Rhonda Hamm-Niebruegge

via Flickr/Michael R. Allen

Now that Lambert-St. Louis International Airport has finished its major physical improvements, it is working to position itself to best advantage in today’s aviation economy.

The airport released a five-year strategic plan Wednesday with broad goals to strengthen its finances and to better meet the needs of its passengers. The plan centers on utilizing every asset the airport has while recognizing its limitations.

(Rachel Lippmann/St. Louis Public Radio)

A Missouri Air National Guard facility that has been vacant since 2009 is getting a new life, thanks to a company that's hoping to capitalize on the growing demand for general aviation traffic at Lambert-St. Louis International Airport.

Charter flight provider JetLinx announced today that it will spend about $1 million to convert one of the buildings into a terminal for its clients. It will be the only general aviation company at Lambert with its own fleet of planes, which is expected to start operating in September.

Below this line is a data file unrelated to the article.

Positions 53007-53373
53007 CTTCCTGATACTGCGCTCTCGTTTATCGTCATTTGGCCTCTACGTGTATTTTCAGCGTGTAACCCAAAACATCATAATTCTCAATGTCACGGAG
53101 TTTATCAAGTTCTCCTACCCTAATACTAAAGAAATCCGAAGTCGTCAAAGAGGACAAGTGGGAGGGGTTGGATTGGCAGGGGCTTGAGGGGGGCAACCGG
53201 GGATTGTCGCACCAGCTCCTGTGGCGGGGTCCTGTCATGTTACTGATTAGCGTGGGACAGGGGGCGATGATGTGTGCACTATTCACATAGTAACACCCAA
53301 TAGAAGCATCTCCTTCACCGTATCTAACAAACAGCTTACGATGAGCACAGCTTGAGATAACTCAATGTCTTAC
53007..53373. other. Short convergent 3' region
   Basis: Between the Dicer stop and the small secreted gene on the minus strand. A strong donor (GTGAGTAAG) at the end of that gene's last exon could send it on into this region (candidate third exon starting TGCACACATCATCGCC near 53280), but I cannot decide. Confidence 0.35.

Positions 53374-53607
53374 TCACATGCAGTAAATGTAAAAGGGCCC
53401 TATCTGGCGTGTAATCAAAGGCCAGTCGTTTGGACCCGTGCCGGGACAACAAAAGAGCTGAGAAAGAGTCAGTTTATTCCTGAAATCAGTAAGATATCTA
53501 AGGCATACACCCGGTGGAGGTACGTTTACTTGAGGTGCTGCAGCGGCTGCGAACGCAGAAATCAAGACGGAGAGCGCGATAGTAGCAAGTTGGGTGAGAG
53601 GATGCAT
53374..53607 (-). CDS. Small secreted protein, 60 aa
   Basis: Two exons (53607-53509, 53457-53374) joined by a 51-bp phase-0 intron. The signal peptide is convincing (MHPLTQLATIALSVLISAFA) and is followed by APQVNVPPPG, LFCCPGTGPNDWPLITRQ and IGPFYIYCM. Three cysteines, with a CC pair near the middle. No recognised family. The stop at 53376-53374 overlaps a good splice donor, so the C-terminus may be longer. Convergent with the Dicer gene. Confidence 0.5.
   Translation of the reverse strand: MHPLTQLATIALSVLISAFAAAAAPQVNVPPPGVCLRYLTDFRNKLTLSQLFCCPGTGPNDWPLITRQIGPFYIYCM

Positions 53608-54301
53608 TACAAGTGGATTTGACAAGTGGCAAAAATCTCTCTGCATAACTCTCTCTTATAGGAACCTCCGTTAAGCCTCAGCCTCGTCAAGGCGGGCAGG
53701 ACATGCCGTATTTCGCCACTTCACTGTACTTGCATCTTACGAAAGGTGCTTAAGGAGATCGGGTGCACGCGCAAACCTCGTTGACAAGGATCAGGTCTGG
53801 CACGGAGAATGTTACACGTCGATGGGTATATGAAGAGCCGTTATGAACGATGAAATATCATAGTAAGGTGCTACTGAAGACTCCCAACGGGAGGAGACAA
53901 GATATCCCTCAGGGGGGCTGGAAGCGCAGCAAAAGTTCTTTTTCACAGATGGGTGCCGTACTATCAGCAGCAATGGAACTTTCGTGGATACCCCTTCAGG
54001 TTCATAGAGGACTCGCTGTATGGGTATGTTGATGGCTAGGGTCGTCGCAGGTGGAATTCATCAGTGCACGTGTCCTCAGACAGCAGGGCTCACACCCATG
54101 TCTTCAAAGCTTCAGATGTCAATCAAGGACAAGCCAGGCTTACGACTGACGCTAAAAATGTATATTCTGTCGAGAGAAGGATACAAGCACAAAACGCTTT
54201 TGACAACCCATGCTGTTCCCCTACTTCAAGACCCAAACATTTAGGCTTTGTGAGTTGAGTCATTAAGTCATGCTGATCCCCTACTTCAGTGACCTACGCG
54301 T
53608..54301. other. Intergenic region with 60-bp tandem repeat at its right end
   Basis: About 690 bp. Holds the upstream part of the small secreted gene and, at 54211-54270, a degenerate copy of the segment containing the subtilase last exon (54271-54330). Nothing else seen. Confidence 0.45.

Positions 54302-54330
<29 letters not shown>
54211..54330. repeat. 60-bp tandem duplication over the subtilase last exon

via Solar Impulse

St. Louis will be a pit stop for the first solar-powered flight across America. It was announced Tuesday that Lambert Airport is one of five airports selected for Solar Impulse's cross-country flight.

"We are the city forever linked to Charles Lindbergh nearly 90 years ago," St. Louis mayor Francis Slay said. "This year we recognize that there are new milestones and advances to witness, and St. Louis will be part of that inspiring story."

via Flickr/Michael R. Allen

A proposal that would have boosted parking rates at Lambert Airport just before the start of the busy holiday travel seasons is on hold for now.

Commissioners were expected to vote today on a proposal that would boost the rates for parking at the garages for Terminals 1 and 2, as well as three of the airport's four surface lots, plus made a series of changes to the rates charged to ground transportation like taxis, hotel shuttles, and charter buses. The parking rates would have gone up Nov. 1, though the ground transportation rates would have changed in January.

(via Flickr/dbking)

After easily passing the House last week, a Missouri Senate committee is now considering a bill designed to make Lambert Airport an international air cargo hub.

The so-called Aerotropolis bill would provide around $480 million in tax credits to companies that develop air cargo facilities at or near Lambert.  Airport Director Rhonda Hamm-Niebruegge told the committee that the bill is about more than just doing business with China.